By moving the goalposts, ‘Panorama’ was allowed space to reinvent the style La Dispute had themselves built. On ‘Fulton Street II’, they indulge their heaviest side to date. Epic closer ‘You Ascendant’ plays with beauty and tension, showcasing a subtlety that underpins the entire record. All embody a certain spirituality; a rare surviving element of the initial writing sessions.
“I wanted a symbol, a reoccurring motif throughout the record, to talk about external sources we seek to cope with our own mortality, or the mortality of our loved ones, or this constantly overhanging sense of despair from our inevitable fate,” Jordan explains. “That was the initial seeds from before we started over, but once we did we really leaned into something that we never really had: a break from the literal.”
Through it, ‘Panorama’ is a far cry from the standalone tales that dominated La Dispute’s previous output, not least ‘Wilderness’s defining ‘King Park’. Those who have seen the band live will be au fait with hordes of fans screaming back the powerful closing lines. Although Jordan’s words have clearly resonated, this type of literal storytelling can lead to valid concerns. “I think I’ve always felt somewhat insecure about that,” he says of the emotive response to the song’s refrain. “The truth of the matter is the whole story itself is complex, nuanced and involves so many different factors. Something like that doesn’t happen in a vacuum – there are a thousand different things that lead to that moment.”
“I’ve always been really careful about my word choices. We’ve always been very deliberate and meticulous.”
— Jordan Dreyer
His response is indicative of how he approaches songwriting, and how his abstract approach has helped. “I’ve always been really careful about my word choices. We’ve always been very deliberate and meticulous,” he says, expressing his frustration that some in the past have dubbed his lyrics a “stream of consciousness”. “It belies the truth,” he states in response.
On ‘Panorama’, Jordan has attempted just that. He has embraced the intangible nature of grief and brought it together with the reality of death. Yet this process brings other difficulties. By taking on a boundless emotion, the possibilities are dauntingly endless. “I think the most difficult thing for me as a writer is to let myself be done. That has to be one of the biggest things for anybody who writes for fun, or for a career, you’re not a writer until you learn how to be done.”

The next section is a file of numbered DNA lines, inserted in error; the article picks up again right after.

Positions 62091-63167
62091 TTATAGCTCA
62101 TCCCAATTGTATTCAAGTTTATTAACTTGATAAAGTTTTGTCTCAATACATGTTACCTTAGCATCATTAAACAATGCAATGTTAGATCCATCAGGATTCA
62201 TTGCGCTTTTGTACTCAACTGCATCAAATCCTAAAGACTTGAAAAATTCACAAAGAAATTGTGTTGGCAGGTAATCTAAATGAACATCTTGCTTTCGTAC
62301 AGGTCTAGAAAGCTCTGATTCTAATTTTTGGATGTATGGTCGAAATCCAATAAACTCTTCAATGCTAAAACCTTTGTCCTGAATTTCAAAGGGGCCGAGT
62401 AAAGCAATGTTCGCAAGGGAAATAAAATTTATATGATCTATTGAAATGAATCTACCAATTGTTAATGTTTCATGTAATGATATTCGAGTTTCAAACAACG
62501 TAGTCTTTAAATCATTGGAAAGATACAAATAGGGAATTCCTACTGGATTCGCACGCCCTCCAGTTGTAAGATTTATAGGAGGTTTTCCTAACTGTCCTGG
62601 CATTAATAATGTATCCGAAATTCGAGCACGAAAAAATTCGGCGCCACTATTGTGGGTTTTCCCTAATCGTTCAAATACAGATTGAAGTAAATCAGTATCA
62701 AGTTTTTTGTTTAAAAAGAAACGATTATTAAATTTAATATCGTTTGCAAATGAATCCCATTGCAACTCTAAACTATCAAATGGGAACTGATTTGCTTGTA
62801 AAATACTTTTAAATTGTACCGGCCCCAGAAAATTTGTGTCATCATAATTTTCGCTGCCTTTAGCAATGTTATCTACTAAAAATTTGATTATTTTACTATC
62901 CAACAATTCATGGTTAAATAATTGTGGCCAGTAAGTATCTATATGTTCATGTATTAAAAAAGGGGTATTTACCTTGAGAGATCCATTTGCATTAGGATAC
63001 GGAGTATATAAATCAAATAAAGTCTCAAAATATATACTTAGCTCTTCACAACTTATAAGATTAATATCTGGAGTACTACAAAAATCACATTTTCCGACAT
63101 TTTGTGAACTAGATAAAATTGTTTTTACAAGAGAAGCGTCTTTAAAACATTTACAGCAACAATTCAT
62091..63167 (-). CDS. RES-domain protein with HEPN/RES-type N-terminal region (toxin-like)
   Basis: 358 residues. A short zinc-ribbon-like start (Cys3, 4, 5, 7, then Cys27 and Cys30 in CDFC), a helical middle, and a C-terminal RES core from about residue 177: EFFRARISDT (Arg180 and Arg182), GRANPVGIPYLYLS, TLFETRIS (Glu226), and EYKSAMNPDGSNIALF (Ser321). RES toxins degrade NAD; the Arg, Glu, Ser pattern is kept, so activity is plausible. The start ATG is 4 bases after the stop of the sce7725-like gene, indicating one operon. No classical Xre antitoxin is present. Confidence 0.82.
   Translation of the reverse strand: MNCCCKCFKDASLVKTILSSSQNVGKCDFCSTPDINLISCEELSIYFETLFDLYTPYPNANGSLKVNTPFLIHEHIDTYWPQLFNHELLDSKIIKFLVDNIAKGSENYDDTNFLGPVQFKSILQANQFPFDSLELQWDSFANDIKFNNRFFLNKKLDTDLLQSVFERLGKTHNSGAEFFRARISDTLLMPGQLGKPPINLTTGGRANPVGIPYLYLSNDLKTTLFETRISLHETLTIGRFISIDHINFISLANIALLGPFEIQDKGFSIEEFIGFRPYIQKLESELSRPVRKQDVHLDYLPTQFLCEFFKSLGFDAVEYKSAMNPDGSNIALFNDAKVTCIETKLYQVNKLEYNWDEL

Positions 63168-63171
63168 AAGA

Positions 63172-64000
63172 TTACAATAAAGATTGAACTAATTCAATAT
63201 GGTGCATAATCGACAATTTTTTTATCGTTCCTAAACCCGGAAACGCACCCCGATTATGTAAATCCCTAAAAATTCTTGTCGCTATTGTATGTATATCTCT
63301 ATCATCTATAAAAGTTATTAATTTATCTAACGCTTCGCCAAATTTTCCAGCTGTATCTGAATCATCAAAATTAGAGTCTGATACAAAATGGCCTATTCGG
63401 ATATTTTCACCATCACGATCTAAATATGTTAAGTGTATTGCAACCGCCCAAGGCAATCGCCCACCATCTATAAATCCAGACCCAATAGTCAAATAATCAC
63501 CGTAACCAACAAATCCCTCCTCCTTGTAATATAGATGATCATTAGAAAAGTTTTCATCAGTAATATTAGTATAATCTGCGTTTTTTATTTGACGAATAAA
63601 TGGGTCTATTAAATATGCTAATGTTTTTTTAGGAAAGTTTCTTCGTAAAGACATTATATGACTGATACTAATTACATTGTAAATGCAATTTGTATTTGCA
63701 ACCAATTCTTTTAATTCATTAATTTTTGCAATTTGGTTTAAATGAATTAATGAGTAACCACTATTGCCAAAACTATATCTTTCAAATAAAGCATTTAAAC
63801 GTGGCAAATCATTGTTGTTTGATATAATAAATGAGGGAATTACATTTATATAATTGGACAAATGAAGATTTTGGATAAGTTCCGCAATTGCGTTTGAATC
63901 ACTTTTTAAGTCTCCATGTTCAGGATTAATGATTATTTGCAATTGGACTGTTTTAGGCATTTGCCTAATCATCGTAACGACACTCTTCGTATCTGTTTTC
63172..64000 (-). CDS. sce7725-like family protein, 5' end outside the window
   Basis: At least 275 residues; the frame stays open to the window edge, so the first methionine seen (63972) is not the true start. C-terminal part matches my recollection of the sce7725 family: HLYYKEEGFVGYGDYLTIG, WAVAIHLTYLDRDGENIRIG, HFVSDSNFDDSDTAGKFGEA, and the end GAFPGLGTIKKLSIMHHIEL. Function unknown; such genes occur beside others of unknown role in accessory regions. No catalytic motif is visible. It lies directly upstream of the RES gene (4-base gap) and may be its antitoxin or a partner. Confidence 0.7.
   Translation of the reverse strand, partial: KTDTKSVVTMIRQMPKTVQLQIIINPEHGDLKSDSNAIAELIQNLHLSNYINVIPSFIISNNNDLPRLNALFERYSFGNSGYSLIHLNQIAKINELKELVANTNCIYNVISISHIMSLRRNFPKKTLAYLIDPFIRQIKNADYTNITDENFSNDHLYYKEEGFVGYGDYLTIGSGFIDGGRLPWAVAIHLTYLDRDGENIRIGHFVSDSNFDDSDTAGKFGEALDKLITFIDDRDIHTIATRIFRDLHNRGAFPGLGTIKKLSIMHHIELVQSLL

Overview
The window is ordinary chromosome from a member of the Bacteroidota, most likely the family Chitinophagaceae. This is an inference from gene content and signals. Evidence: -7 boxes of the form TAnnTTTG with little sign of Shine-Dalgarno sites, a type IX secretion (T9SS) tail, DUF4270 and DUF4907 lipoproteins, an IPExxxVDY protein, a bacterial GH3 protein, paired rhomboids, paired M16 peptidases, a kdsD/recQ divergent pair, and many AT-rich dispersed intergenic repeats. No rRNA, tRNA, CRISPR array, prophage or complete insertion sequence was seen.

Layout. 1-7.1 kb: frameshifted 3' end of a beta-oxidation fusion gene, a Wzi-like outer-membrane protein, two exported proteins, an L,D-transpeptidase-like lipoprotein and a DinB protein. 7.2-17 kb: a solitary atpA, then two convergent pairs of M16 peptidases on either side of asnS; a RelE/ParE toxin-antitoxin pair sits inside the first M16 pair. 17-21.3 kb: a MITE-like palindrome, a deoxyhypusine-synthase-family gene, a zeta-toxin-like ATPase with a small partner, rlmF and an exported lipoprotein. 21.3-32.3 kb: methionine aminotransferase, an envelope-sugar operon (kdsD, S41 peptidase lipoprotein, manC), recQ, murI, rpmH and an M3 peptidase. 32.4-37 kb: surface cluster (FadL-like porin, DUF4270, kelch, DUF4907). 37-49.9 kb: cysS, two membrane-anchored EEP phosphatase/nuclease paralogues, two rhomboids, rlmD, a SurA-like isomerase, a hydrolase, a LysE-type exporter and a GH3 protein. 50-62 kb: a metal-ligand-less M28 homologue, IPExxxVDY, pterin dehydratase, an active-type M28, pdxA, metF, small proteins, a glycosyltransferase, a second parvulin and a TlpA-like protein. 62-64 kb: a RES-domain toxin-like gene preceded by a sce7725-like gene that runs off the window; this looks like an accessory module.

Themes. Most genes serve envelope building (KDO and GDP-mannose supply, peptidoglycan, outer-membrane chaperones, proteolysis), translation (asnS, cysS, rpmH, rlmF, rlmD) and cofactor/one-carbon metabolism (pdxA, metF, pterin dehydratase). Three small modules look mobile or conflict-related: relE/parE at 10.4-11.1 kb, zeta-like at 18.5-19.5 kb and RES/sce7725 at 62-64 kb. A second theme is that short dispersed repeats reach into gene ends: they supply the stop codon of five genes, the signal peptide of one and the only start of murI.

To help, and much like on all La Dispute’s material, he’s drawn from the experience of others to hone his concept. “It occurred to me that in a smaller town those stories get remembered better. I didn’t experience a lot of that and have seen remarkably little of death in my social circle and in my family. So many people that I know have been inundated with it for the duration of their lives. Maybe it’s my fascination with morbid topics, but I’m seeing the resilience of people that I know who have suffered such great tragedy.”
“I imagine to one extent or another, everybody understands the inevitability of their fate. And if you don’t have some sort of coping mechanism for making sense of it – an afterlife or a philosophical approach to your everyday – it’s a difficult thing to think about.” He stops. “It’s scary… Life is fucking scary.”
Yet with ‘Panorama’, La Dispute adopt the universal inevitability of loss to create intricate beauty. Jordan isolates the otherwise unexplainable peculiarities of grief and presents them without judgement, using his ability to internalise human events, places and emotions to turn what is often scary into powerful and poignant art.
‘Panorama’ is out now via Epitaph.